Affordable Care Act 2.0 presents challenges to seamless transitions and health care coverage decision making, as did the 1.0 version, according to Nevada Insurance Commissioner Scott Kipper.
Kipper told participants at a recent Nevada Business Connections breakfast meeting in Carson City’s Gold Dust West that decisions and possible changes emanating from inside the Beltway of Washington, D.C. can make things dicey both for businesses and individuals.
He said, for example, a Nevada Insurance Department brochure to help business with Affordable Care Act (ACA) decision making during ACA 1.0 was “rendered useless” two days after it arrived due to a federal delay on applying the law to businesses years ago. He said now the 2.0 version again envisions changes to business application, but there’s still discussion inside the Beltway about holding off on them.
“We’re trying to figure this out as we go,” Kipper said of dealing with ACA.
“Make sure you talk to a broker, a benefits specialist, and I would also say do it early,” Kipper counseled business people present. He also said for both individuals and business people, the state has instituted website guidance and a smart phone app to help deal with maze-like government and insurance field language and situations. He said the app lets people compare rates and even file complaints.
“State government is a dinosaur sometimes,” he said, but added his staff strives “to break down the barriers.”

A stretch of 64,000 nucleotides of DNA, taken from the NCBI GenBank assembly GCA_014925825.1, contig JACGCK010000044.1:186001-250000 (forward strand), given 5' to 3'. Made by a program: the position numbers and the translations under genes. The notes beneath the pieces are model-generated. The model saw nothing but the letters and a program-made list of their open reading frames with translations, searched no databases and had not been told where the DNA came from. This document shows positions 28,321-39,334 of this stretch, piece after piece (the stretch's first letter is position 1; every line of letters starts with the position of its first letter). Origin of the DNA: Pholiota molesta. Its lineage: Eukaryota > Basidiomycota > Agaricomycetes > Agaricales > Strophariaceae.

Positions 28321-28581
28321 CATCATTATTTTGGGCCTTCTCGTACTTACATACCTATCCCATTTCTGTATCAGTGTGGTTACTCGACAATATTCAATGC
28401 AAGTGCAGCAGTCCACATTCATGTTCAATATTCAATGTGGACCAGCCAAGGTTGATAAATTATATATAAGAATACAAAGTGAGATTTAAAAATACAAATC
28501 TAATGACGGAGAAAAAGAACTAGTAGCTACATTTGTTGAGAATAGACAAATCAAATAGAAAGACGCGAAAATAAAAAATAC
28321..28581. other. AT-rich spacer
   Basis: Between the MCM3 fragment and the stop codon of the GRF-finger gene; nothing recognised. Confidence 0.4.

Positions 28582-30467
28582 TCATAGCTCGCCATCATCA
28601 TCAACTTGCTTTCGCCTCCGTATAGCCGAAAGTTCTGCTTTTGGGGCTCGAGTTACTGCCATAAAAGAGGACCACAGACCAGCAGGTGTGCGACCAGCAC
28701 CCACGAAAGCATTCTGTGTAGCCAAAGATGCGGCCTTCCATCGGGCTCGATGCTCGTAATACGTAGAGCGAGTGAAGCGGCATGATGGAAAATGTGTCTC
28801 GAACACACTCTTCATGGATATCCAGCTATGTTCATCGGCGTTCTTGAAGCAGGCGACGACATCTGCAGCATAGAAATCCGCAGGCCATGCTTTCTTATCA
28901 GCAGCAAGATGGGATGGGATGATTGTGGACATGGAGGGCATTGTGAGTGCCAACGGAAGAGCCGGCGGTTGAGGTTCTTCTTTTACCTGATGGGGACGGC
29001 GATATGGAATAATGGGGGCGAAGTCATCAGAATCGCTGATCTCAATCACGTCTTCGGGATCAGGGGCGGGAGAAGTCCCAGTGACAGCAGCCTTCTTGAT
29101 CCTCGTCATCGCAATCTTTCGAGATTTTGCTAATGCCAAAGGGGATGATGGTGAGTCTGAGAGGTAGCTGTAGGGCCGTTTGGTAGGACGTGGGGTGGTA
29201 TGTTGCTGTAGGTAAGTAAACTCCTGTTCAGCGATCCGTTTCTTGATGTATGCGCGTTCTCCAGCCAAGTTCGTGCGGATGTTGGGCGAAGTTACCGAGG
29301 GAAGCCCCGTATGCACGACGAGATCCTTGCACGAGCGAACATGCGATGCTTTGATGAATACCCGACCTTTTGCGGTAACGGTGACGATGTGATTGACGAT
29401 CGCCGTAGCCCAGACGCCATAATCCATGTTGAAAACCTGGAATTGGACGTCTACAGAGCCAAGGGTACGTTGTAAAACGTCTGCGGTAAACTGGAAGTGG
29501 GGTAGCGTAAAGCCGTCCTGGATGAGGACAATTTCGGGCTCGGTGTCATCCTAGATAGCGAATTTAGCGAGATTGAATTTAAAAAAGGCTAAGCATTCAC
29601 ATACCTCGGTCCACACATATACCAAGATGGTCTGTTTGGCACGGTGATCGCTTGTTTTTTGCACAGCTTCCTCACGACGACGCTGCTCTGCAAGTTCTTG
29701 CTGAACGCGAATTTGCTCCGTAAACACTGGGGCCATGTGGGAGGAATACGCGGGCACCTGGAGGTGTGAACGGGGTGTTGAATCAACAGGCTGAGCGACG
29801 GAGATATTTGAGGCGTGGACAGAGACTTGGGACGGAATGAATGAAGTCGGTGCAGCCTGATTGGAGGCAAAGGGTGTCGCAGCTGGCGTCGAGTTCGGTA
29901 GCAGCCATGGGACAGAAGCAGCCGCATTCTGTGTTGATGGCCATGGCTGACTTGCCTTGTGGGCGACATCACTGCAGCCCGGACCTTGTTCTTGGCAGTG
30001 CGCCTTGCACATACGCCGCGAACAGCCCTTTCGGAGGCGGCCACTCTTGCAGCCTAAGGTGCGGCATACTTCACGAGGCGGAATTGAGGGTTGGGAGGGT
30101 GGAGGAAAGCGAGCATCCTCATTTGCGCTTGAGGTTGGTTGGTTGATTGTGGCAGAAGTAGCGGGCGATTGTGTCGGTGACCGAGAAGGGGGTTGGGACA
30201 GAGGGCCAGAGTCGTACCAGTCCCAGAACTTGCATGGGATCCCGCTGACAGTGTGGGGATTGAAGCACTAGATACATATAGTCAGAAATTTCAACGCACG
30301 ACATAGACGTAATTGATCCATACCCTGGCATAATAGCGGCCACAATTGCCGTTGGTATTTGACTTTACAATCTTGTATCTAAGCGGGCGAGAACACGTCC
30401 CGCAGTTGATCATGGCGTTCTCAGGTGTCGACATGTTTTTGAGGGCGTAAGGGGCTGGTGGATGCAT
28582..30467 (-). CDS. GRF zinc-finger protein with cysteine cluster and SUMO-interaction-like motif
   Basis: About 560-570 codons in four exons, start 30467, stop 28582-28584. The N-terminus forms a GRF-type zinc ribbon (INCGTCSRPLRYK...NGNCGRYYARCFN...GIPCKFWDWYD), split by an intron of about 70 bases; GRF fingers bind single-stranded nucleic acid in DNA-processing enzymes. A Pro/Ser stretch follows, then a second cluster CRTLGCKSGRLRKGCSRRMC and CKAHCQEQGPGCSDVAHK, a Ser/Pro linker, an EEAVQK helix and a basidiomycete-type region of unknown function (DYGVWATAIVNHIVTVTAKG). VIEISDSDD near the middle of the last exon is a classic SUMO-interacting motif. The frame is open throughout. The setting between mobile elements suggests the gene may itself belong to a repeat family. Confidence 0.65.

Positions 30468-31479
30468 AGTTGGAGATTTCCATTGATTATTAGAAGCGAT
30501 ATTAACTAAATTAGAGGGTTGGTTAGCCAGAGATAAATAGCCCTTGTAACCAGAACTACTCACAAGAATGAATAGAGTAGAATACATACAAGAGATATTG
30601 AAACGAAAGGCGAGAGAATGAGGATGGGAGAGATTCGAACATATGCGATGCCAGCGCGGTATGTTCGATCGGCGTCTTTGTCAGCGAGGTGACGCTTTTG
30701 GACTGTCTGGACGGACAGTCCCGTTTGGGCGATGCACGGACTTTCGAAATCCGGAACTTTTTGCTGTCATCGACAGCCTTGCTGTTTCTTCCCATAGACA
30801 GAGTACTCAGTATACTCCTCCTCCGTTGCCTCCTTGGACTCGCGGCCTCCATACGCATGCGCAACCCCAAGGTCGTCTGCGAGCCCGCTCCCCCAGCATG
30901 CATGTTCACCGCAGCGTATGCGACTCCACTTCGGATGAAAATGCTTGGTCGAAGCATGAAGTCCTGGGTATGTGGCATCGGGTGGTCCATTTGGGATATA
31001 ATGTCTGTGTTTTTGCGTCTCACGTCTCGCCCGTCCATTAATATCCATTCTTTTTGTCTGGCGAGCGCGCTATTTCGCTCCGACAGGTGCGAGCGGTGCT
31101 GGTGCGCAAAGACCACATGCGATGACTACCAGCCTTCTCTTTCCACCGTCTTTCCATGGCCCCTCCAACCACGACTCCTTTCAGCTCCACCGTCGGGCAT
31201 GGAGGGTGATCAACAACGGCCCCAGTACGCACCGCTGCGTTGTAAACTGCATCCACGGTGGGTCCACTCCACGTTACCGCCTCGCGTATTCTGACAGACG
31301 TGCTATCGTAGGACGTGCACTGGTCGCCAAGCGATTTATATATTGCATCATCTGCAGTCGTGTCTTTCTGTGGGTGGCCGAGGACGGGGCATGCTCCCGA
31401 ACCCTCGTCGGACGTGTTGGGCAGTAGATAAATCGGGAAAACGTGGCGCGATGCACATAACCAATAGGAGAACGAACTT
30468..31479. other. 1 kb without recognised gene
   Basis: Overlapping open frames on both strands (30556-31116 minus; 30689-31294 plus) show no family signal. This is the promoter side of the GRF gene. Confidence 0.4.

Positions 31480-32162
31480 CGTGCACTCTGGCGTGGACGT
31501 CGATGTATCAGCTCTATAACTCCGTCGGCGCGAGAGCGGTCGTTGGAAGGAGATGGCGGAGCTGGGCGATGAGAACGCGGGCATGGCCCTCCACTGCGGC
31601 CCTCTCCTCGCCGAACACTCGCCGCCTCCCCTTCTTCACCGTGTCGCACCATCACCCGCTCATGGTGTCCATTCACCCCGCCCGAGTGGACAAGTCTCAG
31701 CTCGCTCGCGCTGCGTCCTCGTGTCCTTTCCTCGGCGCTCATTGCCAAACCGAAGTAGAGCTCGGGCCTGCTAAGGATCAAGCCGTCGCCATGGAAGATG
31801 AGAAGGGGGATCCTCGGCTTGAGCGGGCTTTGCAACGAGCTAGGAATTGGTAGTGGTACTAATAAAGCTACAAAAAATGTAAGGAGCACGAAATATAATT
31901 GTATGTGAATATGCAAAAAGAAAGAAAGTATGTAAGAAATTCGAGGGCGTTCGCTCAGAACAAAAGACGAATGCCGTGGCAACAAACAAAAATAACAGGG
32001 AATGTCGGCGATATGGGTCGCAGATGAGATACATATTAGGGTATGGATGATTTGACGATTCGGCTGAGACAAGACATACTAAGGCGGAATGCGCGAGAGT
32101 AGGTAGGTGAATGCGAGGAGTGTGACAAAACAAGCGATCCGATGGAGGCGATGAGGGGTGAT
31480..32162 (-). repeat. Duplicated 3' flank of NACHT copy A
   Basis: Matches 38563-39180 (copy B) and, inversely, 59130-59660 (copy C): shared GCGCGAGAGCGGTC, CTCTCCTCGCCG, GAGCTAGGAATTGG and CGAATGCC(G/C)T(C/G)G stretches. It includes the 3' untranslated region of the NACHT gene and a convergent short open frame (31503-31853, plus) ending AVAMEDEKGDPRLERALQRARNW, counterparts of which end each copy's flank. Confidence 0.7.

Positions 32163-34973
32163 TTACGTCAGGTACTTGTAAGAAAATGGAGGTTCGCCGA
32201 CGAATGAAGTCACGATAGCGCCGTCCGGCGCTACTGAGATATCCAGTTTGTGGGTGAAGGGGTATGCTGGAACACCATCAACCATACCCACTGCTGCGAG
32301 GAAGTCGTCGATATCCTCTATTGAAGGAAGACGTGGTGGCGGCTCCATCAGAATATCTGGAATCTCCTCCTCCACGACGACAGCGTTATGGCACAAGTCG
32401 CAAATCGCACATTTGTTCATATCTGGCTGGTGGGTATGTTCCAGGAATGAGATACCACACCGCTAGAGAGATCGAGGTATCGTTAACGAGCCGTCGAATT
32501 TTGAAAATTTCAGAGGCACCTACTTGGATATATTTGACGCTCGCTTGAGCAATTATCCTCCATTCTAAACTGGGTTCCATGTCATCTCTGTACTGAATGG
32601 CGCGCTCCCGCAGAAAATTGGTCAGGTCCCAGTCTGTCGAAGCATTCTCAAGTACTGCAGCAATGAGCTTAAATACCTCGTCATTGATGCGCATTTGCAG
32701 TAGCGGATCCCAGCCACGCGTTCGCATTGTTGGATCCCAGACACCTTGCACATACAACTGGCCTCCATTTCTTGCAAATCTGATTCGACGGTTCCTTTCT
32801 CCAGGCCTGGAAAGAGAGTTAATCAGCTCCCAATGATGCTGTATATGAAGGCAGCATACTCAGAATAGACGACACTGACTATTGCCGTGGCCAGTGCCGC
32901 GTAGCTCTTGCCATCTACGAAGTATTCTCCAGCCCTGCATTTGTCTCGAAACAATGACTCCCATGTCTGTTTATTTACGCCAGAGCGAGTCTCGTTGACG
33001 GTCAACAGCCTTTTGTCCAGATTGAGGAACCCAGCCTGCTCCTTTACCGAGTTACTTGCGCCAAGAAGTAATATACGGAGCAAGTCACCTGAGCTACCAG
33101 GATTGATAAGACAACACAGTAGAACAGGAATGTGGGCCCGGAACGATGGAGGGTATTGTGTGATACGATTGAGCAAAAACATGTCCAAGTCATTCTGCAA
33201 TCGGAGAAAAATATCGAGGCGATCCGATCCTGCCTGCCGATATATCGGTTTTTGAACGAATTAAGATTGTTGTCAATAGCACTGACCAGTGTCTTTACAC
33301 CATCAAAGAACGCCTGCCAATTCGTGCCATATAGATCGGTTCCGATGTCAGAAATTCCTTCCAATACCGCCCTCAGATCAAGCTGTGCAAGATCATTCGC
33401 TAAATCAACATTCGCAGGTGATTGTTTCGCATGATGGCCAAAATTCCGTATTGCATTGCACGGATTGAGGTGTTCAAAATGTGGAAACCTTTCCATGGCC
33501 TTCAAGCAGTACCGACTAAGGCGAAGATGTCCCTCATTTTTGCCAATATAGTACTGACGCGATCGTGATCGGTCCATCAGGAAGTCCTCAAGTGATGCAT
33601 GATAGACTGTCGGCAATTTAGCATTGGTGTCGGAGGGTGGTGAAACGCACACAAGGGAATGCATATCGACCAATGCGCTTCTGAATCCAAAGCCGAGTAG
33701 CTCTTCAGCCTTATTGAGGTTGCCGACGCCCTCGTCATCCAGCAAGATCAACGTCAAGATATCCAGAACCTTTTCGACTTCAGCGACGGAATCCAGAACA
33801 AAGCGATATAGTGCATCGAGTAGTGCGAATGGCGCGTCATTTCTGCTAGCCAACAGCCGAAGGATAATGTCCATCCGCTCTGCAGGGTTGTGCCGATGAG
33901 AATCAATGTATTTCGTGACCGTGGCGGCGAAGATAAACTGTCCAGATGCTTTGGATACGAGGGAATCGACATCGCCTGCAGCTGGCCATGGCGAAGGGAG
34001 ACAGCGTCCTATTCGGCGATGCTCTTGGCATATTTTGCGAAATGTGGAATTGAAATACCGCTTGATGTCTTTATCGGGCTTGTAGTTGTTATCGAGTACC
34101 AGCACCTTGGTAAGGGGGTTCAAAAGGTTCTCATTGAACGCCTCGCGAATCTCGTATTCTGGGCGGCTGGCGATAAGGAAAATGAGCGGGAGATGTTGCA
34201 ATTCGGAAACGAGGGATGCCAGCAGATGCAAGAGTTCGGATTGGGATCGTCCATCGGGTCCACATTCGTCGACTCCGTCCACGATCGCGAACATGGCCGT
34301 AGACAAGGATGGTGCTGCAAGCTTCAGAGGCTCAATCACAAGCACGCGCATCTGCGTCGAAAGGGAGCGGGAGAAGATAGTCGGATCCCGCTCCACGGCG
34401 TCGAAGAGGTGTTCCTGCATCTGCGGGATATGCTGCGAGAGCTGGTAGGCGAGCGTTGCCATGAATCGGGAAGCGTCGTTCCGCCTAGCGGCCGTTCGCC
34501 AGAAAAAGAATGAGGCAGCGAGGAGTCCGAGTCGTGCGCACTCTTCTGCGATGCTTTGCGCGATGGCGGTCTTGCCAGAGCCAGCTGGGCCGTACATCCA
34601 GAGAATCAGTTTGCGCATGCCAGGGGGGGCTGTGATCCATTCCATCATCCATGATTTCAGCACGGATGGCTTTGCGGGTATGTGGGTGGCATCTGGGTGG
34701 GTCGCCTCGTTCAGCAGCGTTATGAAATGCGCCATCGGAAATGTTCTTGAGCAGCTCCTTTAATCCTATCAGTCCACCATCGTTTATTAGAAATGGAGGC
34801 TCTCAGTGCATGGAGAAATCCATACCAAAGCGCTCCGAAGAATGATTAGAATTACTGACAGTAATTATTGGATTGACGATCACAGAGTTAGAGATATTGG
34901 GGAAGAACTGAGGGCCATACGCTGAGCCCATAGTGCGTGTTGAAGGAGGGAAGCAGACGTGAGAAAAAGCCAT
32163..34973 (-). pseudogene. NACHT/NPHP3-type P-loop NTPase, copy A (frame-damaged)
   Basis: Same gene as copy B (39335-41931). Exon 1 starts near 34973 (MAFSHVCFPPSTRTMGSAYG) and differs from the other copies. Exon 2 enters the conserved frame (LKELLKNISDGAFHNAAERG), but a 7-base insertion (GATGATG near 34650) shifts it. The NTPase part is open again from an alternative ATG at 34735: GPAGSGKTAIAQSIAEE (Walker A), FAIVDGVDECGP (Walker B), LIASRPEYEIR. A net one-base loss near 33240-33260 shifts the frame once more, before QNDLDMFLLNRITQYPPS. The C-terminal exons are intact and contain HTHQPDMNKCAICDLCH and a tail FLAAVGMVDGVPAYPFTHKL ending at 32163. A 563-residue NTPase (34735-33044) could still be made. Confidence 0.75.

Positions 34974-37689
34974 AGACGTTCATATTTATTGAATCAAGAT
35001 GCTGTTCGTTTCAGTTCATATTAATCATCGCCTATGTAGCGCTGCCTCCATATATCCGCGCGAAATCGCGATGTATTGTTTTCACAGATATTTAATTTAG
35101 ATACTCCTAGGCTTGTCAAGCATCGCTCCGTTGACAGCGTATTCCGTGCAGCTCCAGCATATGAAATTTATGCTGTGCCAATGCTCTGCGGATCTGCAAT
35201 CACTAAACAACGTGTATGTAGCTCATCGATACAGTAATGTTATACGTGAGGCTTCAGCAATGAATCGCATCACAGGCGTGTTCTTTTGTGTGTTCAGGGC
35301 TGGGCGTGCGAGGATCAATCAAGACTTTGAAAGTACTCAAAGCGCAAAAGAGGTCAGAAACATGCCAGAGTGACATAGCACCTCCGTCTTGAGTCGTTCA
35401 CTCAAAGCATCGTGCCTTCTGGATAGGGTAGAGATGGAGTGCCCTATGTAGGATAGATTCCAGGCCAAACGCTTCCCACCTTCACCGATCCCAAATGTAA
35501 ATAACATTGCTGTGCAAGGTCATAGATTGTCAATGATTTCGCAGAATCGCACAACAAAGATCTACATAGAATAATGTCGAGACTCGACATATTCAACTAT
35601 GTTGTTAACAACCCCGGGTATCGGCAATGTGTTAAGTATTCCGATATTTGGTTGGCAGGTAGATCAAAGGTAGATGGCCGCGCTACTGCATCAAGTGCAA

The state insurance commissioner said he oversees a staff of 85, which deals with 2,200 insurance companies operating in Nevada. The insurance field generates $260 million in premium taxes for the Silver State, he said, and another $30 million in fees.
Originally from Wyoming, Kipper worked here in 2009 and 2010, then went to Louisiana as an upper-echelon state insurance official before returning to Nevada 3.5 years ago. He said he went to Louisiana right after Hurricane Katrina decimated New Orleans and environs. He lived in a rural cabin for three months, he said, as efforts were under way there to put things back together.
The Nevada Business Connections business group also heard from Ann Silver, executive director of JOIN, Inc. also referred to as Job Opportunities In Nevada.
JOIN, which has offices in Carson City, Reno and five other cities and serves 13 Northern Nevada counties, trains people for jobs throughout the region. Silver said the training is a private, non-profit organization funded primarily by the U.S. Labor Department and Nevadaworks.
The goal is to put clients into jobs paying $15 an hour or more via free services available to any eligible resident of Northern Nevada.
Silver said she targets clients who have lived here for some time, rather than newcomers, and who are willing to commit to the training and an ethic of showing up for jobs ready to learn and work. She said she can provide financial underpinning for training in 350 occupational courses.
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